In the first working group on inclusive co-design, participants discussed the following question: How to ensure the inclusion of relevant stakeholders (especially IPLCs and the private sector) in co-designing at the science-policy-society interface – specific roles, challenges and synergies for each group of stakeholders? Some key findings include:

  1. Co-identifying priorities (ensuring that science is at the service of society)
  2. Developing facilitation skills: interactive methods to enhance meaningful participation, with scientists as facilitators
  3. Building capacity for science communication
  4. Adaptive Management (being flexible to improve policy as resources allow)
  5. Institutionalising inclusive processes from the beginning: Development of a framework for inclusivity (policy and legal)
  6. Incooperation of management messages in science
  7. Appropriate methods for identifying and mapping key stakeholders and agreeing on roles and responsibilities
  8. Dedicating adequate resources to support the process

How to strengthen co-designing at the science-policy-society interface for sustainable solutions to societal challenges that deliver required impacts? This question was at the heart of the second working group on impactful co-design. Participants of this working group shared the following findings:

  1. Promoting bottom up approaches by integrating multiple perspectives at larger scale
  2. Strengthening representation, including recognition of weaker voices, accountability of representation and representation of all stakeholder languages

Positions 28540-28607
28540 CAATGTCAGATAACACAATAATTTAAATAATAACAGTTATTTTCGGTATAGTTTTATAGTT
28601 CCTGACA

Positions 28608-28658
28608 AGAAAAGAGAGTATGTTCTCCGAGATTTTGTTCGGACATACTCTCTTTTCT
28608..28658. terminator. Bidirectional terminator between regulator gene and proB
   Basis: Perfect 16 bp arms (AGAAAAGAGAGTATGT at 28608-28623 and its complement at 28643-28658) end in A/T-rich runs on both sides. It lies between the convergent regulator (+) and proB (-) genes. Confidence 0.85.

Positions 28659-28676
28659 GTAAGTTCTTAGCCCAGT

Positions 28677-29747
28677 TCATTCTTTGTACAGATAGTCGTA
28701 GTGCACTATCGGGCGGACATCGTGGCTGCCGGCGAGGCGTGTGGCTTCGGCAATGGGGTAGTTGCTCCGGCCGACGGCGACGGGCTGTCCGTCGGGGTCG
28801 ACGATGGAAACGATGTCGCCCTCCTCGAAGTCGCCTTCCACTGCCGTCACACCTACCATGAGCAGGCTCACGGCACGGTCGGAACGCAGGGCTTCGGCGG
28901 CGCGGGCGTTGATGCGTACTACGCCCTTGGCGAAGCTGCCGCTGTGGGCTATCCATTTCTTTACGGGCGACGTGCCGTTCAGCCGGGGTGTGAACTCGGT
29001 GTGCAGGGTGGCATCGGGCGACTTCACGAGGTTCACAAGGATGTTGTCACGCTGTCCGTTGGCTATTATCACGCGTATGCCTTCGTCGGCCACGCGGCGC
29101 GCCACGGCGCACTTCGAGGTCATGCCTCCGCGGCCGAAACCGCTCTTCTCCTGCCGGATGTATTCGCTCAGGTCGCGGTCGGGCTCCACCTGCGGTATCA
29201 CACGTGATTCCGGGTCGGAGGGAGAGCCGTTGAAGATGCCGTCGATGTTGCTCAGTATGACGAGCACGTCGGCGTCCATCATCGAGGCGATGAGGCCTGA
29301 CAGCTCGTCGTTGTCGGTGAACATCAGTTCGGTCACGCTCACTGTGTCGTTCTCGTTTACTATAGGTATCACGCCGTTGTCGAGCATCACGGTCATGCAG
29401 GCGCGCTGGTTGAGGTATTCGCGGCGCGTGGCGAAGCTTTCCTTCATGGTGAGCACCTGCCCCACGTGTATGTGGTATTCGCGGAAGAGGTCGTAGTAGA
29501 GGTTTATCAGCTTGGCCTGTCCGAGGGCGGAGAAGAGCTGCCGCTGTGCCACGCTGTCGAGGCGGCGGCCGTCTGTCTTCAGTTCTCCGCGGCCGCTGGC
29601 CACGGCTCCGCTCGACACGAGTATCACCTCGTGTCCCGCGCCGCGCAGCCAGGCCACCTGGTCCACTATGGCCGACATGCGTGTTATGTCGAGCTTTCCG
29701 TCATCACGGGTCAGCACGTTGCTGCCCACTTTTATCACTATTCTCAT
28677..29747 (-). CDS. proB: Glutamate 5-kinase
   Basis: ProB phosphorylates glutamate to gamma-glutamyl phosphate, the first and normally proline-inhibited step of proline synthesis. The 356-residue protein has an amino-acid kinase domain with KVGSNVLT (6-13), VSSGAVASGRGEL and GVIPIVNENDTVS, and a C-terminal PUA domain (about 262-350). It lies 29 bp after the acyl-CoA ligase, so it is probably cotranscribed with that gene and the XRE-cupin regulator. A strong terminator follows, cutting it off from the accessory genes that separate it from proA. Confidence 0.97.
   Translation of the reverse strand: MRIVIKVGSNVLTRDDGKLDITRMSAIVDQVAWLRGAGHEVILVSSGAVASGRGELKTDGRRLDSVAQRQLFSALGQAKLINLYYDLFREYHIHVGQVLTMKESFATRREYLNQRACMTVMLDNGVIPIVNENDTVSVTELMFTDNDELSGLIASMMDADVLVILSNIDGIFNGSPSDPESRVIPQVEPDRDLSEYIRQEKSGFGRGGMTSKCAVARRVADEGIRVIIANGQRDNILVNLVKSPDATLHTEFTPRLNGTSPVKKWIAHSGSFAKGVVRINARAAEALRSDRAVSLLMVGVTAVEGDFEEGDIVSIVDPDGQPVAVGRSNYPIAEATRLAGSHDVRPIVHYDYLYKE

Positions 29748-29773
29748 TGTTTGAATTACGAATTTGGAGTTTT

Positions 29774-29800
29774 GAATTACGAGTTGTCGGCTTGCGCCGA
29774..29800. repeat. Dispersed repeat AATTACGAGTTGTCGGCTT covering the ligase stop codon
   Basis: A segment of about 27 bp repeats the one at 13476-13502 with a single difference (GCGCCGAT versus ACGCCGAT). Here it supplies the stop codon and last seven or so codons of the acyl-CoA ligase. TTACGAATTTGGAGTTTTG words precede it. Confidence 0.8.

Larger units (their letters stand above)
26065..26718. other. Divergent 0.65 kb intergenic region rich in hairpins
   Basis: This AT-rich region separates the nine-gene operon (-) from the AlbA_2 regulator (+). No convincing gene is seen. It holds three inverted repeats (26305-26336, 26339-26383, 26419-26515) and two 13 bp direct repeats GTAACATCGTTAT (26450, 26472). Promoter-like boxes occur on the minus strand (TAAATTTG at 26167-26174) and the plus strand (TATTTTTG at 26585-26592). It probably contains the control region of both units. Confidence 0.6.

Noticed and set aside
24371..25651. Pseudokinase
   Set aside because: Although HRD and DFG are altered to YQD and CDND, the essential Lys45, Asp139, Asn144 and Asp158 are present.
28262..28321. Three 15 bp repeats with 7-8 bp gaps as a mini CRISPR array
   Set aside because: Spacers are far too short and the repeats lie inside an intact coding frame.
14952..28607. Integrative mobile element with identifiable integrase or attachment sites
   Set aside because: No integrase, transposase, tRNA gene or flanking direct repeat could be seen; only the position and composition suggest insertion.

3. Trial and test approaches (proto-typing): context-specifity
  4. Measuring success (framework and metrics): supporting co-design platforms, case studies of success (e.g. One Ocean Hub), multidisciplinary science, impact practitioners / boundary spanning people/organization

In the third working group on capacities for co-design, we asked participants how to develop capacities for co-design at the science-policy-society interface that enable evidence-based decision-making and demand-driven action. Some key findings include:

  1. Conduct a needs assessment: Identifying who needs what and who needs whom
  2. Create a space/platform for scientists, policymakers and society to communicate. It needs to be co-designed and co-managed by representatives of all stakeholders involved
  3. Training in communication skills that are relevant to all stakeholders
  4. Develop capacity for inclusive and effective governance processes

At the end of the session, Dr. Jacqueline Uku, Chair of the Ocean Decade Africa Task Force, highlighted some key take aways from the session, such as the need for frameworks for methods/tools and matrices to measure success, the need to allocate resources for research, the identification of stakeholders across the spectrum (inclusive process), the need for resources for processes and avoidance of replication, the inclusion of local people in publications and the need to communicate key legal frameworks to society. Dr. Uku highlighted the Ocean Decade Africa Road Map and its nine priority Decade themes for Africa to drive the implementation of the Oceans Decade in Africa. She also presented the Decade Action Call Number 6 with four different parts. More information on the call: Ocean Decade launches new Call for Decade Actions No. 06/2023 that will support co-design of new Decade Actions in Africa and Caribbean SIDS – Ocean Decade